The Magic Carriage

About Kathakali Mukherjee

Kathakali Mukherjee, born 1971, was a student of Sanskrit – Epigraphy and ancient Indian history. But her interest in language and literary studies led her learning another couple of European languages as well.
She worked for media libraries in Kolkata; also spent several years as technical translator, process and team manager with German and Indian software companies in Bangalore. Currently staying in Gurugram or Kolkata, she is engaged with reading and writing.
Apart from experimenting with short stories, she works on literary translation of fable and fairy tales as well as historical fictions. She is exploring the treasure trove left by esteemed Bengali and German authors between 18th-19th centuries these days.
She writes poems during her busy days when time does not permit her to sit at the writing desk.
Her blog: and
Her self-published works:
"You and me" is a collection of poems
And her effort of translating a selection of articles from Lokrahasya “Secrets of the Humankind – Satiric Articles by Bankimchandra Chattopadhyay,”:

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This is a story of two siblings – a boy named Hans and his sister Margaret. Their parents passed away without leaving any wealth for them. The children did not know how to support themselves. How could they? They were too small to find some work – Hans was only twelve and his sister was even younger. The poor children had no other way but to beg for living in this unkind world. Well, the world didn’t always appear unkind to them. They walked all the day. In the evening they stopped, knocked the door of a house that looked beautiful and asked for the night’s shelter. Most of the householders welcomed them with open arms. Most of them offered them good food, tasty drink and warm shelter. What else one can dream of at the end of a hard day’s journey? Many times, kind-hearted shelter-givers gifted them cloths. They were happy to find a way to survive.

One evening, Hans and Margaret stopped in front of a small house little away from the locality. They knocked on the window. An old lady showed up. As they usually did, the children asked if they could sleep inside that night. The lady opened the door and invited them, “I don’t mind! Please come in.” But the moment they stepped inside, the lady told, “I will let you sleep here overnight, but if my man comes to know this, you are gone! He loves roasted flesh of kids; slaughters all the kids he finds within reach.”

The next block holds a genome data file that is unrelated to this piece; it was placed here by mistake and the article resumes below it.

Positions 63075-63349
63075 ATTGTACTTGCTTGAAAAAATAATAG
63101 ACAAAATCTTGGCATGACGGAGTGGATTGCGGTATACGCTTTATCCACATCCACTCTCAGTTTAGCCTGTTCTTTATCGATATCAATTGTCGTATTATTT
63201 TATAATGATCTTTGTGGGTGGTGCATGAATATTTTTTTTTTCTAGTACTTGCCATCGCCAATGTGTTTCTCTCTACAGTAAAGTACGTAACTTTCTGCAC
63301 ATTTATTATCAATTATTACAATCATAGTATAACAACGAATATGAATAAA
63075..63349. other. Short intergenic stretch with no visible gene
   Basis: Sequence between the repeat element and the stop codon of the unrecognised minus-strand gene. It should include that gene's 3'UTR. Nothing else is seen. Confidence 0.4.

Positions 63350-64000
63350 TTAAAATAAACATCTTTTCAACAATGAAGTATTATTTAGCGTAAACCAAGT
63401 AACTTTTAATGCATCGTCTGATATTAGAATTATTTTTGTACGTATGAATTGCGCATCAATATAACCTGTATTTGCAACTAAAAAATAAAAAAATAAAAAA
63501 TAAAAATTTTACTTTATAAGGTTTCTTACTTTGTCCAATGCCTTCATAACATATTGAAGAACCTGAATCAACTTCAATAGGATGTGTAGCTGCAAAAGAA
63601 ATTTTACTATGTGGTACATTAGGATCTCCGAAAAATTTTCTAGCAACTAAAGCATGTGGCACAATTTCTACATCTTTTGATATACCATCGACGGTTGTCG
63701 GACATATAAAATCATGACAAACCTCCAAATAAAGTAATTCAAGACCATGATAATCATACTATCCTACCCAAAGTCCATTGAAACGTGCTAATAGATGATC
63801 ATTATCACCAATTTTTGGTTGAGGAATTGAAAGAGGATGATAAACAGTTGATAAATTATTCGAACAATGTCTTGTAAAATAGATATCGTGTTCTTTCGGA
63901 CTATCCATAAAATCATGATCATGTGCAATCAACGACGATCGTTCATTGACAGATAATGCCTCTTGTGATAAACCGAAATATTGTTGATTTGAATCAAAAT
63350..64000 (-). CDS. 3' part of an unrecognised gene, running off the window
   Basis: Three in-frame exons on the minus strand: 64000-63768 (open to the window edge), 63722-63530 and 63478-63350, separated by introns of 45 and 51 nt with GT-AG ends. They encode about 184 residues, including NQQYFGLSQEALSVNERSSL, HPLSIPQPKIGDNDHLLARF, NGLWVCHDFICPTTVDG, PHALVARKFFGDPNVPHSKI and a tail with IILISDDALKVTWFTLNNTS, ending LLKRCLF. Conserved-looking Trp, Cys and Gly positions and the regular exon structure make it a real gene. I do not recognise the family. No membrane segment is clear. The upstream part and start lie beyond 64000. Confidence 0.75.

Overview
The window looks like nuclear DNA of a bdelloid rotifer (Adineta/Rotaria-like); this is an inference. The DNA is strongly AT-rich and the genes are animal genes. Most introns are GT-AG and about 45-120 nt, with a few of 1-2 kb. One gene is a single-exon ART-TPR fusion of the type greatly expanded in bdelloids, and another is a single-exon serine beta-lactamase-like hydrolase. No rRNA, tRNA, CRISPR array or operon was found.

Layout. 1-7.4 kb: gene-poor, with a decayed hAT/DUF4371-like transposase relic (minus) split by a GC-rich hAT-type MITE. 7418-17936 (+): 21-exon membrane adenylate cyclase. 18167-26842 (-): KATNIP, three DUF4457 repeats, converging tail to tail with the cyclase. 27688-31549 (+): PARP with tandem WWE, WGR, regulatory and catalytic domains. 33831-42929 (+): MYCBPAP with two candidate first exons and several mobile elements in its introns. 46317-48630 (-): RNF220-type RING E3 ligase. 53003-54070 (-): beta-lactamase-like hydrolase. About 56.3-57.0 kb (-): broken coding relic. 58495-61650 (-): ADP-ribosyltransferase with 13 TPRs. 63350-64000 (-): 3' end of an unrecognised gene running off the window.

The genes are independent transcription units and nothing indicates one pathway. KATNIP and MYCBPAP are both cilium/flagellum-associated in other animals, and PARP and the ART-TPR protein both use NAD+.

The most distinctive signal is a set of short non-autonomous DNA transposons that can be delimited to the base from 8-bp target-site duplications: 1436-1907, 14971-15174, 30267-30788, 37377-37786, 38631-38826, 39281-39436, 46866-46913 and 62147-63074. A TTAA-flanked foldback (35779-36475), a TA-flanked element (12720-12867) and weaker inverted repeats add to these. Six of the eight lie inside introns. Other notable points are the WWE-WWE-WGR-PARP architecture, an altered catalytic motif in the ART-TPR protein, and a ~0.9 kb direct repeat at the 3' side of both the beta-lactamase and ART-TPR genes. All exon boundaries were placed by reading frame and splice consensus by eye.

Her words frightened them. However they knew they would not be able to continue walking in the dark any longer. Hence they hid themselves quietly in good faith inside a barrel the old lady showed them. Falling asleep was anyway impossible. After almost an hour, heavy steps of a man, most likely the man-eater, was heard on the stairs. He was an ogre indeed! Soon the children heard him calling his wife loud, roaring and asking why she didn’t cook a human-roast for him. Fortunately he left home again next morning. He growled so much before leaving that the children woke up to that noise.

The old lady, however, served them breakfast. At the same time, she ordered, “You have to do something for me in return. Here you have two brooms. Take these and go upstairs. You have to clean my rooms there. I have twelve rooms. You have to clean only eleven of those. Do not open the twelfth for the God’s sake. I have to leave home right away. Ensure that you are done by the time I come back.”

The children were energetic; they finished their task long before the lady’s arrival. Obvious that little Margaret could not resist her curiosity – why did the old lady forbid them not to open the twelfth? She peeped though its keyhole. To her astonishment, she saw a magnificent golden carriage drawn by a golden roebuck inside. She called Hans to have a look as well. Both wanted to explore more. Taking a good look around, they became sure that nobody was watching them. There was no sign of the lady’s returning soon as well. Quickly they unlocked the room, pulled the carriage out, sat on it and drove it fast.